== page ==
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  • In this lesson, we're going  to focus on relative clauses.

  • Relative clauses are another  complicated area of English grammar.

  • In this video we focus on just one issue.  

  • I'm going to show you how to combine two  simple sentences into one complex sentence.

  • Let's look at two types.

  • Notice that the object of the first sentence,  

  • 'a book', means the same thing as 'itthe subject of the second sentence.

  • To make a relative clause,  

  • just change the second subject torelative pronoun - in this case 'which'.

  • The second type is a little more complex.

  • Look at this example.

  • Notice that the first object 'some moneymeans the same thing as the second object 'it'.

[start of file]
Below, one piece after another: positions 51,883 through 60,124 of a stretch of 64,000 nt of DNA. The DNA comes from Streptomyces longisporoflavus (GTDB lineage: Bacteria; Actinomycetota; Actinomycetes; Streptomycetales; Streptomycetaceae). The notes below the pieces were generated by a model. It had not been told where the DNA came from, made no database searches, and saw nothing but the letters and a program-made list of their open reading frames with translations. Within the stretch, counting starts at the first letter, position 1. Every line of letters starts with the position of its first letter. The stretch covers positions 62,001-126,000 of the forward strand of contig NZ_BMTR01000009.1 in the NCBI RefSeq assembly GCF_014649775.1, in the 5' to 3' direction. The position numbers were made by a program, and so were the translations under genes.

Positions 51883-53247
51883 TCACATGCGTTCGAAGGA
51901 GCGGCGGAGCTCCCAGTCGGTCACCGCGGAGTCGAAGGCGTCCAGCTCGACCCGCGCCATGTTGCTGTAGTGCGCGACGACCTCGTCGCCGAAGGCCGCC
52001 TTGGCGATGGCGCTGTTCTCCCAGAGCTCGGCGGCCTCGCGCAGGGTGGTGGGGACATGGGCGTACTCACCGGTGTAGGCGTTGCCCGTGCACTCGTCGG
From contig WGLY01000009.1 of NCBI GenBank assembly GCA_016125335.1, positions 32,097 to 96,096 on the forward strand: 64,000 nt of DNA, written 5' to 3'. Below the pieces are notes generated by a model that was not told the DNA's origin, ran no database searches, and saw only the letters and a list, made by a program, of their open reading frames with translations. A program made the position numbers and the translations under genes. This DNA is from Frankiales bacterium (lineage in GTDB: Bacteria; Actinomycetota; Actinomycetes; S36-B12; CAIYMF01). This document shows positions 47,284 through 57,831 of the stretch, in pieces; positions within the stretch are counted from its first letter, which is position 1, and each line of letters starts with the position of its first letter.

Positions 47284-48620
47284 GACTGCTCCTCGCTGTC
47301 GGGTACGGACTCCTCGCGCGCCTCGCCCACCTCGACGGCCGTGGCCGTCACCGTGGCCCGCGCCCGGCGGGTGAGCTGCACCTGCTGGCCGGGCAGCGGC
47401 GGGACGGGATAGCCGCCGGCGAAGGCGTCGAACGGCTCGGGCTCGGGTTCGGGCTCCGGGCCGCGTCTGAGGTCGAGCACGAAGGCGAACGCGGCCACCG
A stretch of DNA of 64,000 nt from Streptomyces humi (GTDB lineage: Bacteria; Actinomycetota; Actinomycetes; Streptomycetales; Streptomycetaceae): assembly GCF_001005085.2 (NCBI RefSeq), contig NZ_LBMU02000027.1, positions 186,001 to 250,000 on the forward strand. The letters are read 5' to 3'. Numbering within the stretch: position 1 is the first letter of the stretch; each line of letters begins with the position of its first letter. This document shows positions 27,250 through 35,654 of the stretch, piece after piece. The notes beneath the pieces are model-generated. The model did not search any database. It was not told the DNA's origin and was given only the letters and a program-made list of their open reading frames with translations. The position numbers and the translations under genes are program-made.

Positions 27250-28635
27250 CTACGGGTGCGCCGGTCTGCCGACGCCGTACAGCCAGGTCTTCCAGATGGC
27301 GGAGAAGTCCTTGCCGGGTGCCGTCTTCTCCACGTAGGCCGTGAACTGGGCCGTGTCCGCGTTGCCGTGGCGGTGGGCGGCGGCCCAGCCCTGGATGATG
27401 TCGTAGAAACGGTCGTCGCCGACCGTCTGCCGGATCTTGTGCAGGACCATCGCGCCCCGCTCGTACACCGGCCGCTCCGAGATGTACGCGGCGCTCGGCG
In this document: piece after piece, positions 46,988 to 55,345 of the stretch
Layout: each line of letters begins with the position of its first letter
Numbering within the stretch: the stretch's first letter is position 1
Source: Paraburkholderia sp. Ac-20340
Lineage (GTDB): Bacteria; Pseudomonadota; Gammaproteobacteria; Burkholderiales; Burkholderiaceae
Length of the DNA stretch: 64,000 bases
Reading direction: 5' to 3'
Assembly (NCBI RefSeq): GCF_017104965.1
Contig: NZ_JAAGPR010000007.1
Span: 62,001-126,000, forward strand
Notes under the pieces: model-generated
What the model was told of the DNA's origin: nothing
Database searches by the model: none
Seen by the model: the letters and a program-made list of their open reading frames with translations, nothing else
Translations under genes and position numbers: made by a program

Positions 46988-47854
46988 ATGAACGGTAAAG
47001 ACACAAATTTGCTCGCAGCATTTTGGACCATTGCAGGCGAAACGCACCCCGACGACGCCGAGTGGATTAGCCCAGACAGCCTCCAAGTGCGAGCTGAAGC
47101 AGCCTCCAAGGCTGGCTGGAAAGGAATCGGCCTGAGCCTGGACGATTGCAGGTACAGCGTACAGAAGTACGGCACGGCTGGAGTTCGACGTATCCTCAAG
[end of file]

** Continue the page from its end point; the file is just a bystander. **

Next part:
• Notice what happens. 'It' changes to 'whichand must also move to the front of the clause.

  • Remember to delete 'it'.

  • A common mistake is to do this.

  • Now it's your turn to practice.

  • Combine the following two sentences and then watch  the extract from Fortune to check your answer.

  • Now, I need you to think very carefully. Do  you remember if Jenny's phone was in the house.

  • I think so. It's usually with her purse which  is always on the kitchen counter but why?

  • Okay, are you ready to check the answer?

  • So let's review.

  • In this lesson, we've looked at  two types of relative clause:  

  • the object-subject combination  and the object-object combination.

  • However, it's important to remember that  there are other variations and complexities.

In this lesson, we're going  to focus on relative clauses.

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B1 US relative object clause relative clause subject sentence

Relative clauses in English

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    nao posted on 2021/07/14
Video vocabulary